Cisco Launches PSIM Solutions

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Networking giant targets existing customers, education market with its new command-and-control platforms; introduces new camera line

Cisco today entered the physical security information management (PSIM) market by introducing its Physical Security Operations Manager (PSOM).
The system (click on screen shot at right to enlarge) ties together Cisco's video surveillance, access control and incident response systems, providing operators a comprehensive incident view at one console, according to Steve Collen, director of marketing for Cisco's physical security business unit, who spoke with Security Squared in a pre-announcement interview last week.

"For the first time, we have a product that integrates everything that we're doing in the physical security space," said Collen. "This is clearly what our customers want. They are typically deploying more than one technology from us and said they want an interface that integrates everything."
Cisco's partner list includes key PSIM and public safety players like Proximex, VidSys and Intergraph. However, Collen claimed Cisco's PSOM is designed to integrate primarily Cisco components, not a PSIM system's typical array of third party systems, apps and sensors.

"[PSOM is] not competitive in the sense that those products are typically oriented to particular verticals, and they are also able to integrate lots of third party systems, not just Cisco," said Collen. "What we are offering is for integrating Cisco products. We've had discussions with many of our partners. We have articulated our position to them, and they are comfortable with it."

That said, Cisco is positioning all of its ASIS announcements at ASIS as key to its Smart+Connected Communities initiative. The ambitious program incorporates many Cisco products and services targeted across city agencies, including some that PSIM vendors typically approach.

PSIM Lite, Too

Entering another level of the PSIM market, Cisco is introducing a system specifically designed for educational institutions. "This is a single user interface for the education market through a partnership with Vision Security Software," said Collen.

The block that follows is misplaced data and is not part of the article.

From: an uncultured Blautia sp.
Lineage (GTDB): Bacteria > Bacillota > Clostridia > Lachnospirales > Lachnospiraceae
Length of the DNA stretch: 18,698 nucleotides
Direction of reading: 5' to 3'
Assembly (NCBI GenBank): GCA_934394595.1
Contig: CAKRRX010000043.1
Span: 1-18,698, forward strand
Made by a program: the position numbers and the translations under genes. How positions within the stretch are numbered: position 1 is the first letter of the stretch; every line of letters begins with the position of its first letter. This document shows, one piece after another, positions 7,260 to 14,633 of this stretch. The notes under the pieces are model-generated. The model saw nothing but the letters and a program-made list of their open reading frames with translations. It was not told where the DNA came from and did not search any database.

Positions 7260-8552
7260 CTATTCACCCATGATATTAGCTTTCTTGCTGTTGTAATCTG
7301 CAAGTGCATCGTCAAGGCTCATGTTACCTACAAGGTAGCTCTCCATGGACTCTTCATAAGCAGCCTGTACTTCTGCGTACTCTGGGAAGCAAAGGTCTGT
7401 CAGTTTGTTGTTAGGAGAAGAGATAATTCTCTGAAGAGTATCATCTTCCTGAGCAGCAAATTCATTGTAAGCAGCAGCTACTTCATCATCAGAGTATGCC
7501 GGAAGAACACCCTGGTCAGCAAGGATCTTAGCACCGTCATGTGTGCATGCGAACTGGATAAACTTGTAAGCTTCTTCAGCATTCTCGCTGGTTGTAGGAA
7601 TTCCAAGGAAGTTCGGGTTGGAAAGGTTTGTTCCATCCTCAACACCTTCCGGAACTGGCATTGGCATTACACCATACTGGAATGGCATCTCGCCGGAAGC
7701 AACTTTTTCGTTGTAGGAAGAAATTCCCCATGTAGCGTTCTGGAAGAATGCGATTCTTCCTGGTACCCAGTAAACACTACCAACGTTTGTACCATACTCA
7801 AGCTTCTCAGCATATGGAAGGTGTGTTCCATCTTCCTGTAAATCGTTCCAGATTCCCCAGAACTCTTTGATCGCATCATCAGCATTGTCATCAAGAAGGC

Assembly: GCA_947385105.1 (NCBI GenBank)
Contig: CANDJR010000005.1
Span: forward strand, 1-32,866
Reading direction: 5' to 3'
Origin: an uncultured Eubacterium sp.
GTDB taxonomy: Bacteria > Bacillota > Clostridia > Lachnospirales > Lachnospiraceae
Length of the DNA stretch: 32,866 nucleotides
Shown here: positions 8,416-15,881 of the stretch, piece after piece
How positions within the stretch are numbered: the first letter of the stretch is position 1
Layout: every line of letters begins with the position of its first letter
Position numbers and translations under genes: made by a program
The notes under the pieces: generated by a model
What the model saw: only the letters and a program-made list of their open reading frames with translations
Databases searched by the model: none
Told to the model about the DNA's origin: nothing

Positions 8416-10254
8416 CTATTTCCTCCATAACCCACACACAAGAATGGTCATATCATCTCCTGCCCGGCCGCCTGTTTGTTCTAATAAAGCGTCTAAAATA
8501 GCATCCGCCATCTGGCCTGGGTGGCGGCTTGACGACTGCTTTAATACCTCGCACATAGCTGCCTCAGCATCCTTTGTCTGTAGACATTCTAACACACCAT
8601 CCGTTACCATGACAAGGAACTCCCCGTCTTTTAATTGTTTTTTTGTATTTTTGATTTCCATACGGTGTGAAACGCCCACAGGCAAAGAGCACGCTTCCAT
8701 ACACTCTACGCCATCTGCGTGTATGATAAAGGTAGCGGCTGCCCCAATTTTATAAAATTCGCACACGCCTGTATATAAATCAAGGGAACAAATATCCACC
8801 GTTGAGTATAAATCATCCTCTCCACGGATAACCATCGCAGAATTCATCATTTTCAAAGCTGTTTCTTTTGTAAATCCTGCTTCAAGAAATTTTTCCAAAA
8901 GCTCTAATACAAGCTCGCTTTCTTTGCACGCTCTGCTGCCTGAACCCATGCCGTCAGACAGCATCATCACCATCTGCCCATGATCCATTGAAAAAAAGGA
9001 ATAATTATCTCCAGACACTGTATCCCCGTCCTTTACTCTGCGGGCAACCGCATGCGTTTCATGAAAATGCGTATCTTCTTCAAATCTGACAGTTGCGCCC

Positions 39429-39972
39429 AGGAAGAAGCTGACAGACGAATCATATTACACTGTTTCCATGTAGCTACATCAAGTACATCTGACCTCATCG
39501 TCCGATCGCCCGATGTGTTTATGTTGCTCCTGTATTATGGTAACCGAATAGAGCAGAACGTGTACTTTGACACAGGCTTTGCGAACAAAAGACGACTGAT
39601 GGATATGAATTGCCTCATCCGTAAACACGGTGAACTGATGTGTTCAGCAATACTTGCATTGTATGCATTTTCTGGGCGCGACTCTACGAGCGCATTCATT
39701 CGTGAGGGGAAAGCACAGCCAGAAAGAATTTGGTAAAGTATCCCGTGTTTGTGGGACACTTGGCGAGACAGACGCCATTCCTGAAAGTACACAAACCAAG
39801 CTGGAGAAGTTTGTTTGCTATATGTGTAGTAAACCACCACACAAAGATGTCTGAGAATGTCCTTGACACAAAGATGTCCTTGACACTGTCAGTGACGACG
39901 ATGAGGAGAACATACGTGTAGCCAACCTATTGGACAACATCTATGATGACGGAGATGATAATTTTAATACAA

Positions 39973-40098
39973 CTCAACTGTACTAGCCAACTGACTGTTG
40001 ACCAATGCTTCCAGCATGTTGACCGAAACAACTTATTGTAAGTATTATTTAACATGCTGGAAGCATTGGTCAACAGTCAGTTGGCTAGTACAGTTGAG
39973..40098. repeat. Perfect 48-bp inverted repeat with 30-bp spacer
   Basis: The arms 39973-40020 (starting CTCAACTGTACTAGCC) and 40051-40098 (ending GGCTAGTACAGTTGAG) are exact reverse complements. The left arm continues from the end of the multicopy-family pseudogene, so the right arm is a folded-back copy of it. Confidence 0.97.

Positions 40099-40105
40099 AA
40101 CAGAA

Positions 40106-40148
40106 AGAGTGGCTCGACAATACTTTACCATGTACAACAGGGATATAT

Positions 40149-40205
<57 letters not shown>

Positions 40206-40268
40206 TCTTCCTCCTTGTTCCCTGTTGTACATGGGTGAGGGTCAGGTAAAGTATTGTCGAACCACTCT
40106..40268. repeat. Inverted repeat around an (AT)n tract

Vision Security offers IVS, described on the company's web site as a "video security product" with "unified GUIs" with mapping functions and "dynamic integration" with a range of other systems, from alerts and intrusion detection to facilities management systems.

Collen noted Vision is especially strong in the K-12 education market and enables schools significant degrees of customization in their interfaces, such as linking to school events or contact names.

"We have a lot of K-12 customers, so it made sense to work with Vision to come up with a really good user interface," he said. "That's like a PSIM-lite for education. The schools don't need the sophistication of a PSOM system or PSIM system. They want a single way of handling their video so that a school principal could handle it with very little training."

In the education market, Collen does expect Cisco's new platform to run up against video management system vendors, including some who have been openly marketing their platforms as "PSIM lite."

"If it's a competitive situation and we're up against OnSSI or Milestone or Verint or others like those, we definitely think having this education-flavored, simple-to-use interface is going to give us a competitive edge," he said. "The customer doesn't want to learn all the ins and outs of configuring a video surveillance system. They just want a very, very easy interface to use."